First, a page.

Significance Statement

Currently, the longest available record of air temperature over the oceans starts in 1880. We present an approach that enables observations of air temperatures over the oceans to be used in the creation of long-term climate records that are presently excluded. We do this by estimating the biases inherent in daytime temperature reports from ships, and adjust for these biases by implementing a numerical heat-budget model. The adjustment can be applied to the variety of ship types present in observational archives. The resulting adjusted temperatures can be used to create a more spatially complete record over the oceans, that extends further back in time, potentially into the late eighteenth century.

Open access
Chunying Liu
,
Eric Freeman
,
Elizabeth C. Kent
,
David I. Berry
,
Steven J. Worley
,
Shawn R. Smith
,
Boyin Huang
,
Huai-min Zhang
,
Thomas Cram
,
Zaihua Ji
,
Mathieu Ouellet
,
Isabelle Gaboury
,
Frank Oliva
,
Axel Andersson
,
William E. Angel
,
Angela R. Sallis
, and
Adedoja Adeyeye

Abstract

This paper describes the new International Comprehensive Ocean–Atmosphere Data Set (ICOADS) near-real-time (NRT) release (R3.0.2), with greatly enhanced completeness over the previous version (R3.0.1). R3.0.1 had been operationally produced monthly from January 2015 onward, with input data from the World Meteorological Organization (WMO) Global Telecommunication Systems (GTS) transmissions in the Traditional Alphanumeric Codes (TAC) format. Since the release of R3.0.1, however, many observing platforms have changed, or are in the process of transitioning, to the Binary Universal Form for Representation of Meteorological Data (BUFR) format. R3.0.2 combines input data from both BUFR and TAC formats. In this paper, we describe input data sources; the BUFR decoding process for observations from drifting buoys, moored buoys, and ships; and the data quality control of the TAC and BUFR data streams. We also describe how the TAC and BUFR streams were merged to upgrade R3.0.1 into R3.0.2 with duplicates removed. Finally, we compare the number of reports and spatial coverage of essential climate variables (ECVs) between R3.0.1 and R3.0.2. ICOADS NRT R3.0.2 shows both quantitative and qualitative gains from the inclusion of BUFR reports. The number of observations in R3.0.2 increased by nearly 1 million reports per month, and the coverage of buoy and ship sea surface temperatures (SSTs) on monthly 2° × 2° grids increased by 20%. The number of reported ECVs also increased in R3.0.2. For example, observations of SST and sea level pressure (SLP) increased by around 30% and 20%, respectively, as compared to R3.0.1, and salinity is a new addition to the ICOADS NRT product in R3.0.2.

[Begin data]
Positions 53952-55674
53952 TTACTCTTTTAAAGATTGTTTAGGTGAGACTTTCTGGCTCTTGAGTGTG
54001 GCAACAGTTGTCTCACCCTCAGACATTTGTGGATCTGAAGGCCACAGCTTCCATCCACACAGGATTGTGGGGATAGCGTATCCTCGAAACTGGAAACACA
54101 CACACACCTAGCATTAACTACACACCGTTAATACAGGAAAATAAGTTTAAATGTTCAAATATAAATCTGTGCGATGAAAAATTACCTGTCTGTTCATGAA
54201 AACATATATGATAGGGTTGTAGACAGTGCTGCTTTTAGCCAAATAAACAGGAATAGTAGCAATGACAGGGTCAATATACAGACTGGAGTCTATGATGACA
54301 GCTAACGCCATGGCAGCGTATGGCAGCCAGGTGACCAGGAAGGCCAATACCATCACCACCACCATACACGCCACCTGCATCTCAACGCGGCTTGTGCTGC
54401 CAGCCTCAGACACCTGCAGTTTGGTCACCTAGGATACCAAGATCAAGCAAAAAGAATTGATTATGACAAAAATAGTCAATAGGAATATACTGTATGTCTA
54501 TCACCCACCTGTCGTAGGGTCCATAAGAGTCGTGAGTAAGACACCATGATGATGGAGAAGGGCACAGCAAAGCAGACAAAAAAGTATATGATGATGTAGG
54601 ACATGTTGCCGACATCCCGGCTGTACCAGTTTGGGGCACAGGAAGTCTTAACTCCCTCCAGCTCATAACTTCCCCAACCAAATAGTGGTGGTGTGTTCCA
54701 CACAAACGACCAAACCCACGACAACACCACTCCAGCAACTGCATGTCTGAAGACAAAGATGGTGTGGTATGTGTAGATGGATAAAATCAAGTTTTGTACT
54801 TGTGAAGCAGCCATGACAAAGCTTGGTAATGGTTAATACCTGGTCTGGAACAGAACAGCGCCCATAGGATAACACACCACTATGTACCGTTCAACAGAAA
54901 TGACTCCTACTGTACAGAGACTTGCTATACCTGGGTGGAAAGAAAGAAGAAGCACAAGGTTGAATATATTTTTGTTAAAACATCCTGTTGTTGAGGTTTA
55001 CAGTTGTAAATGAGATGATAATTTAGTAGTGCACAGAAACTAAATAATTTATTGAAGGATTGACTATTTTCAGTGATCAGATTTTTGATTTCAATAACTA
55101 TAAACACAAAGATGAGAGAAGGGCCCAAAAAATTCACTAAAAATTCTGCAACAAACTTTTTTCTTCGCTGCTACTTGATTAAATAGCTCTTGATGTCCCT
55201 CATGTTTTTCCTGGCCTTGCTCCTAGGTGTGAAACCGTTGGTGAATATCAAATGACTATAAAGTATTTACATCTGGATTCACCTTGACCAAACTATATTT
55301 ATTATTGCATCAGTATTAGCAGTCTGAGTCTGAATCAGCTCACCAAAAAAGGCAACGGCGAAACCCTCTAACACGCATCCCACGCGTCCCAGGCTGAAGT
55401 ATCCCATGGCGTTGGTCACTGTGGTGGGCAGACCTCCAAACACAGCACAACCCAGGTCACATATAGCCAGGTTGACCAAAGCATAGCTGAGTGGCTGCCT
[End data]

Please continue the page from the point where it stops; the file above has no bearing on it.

Significance Statement

The International Comprehensive Ocean–Atmosphere Data Set (ICOADS) is the largest collection of surface marine observations spanning from 1662 to the present. A new version, ICOADS near-real-time 3.0.2, includes data transmitted in the Binary Universal Form for Representation of Meteorological Data (BUFR) format, in combination with Traditional Alphanumeric Codes (TAC) data. Many of the organizations that report observations in near–real time have moved to BUFR, so this update brings ICOADS into alignment with collections and archives of these international data distributions. By including the BUFR reports, the number of observations in the upgraded version of ICOADS increased by nearly one million reports per month and spatial coverage of buoy and ship SSTs increased by 20% over the previous version.

Open access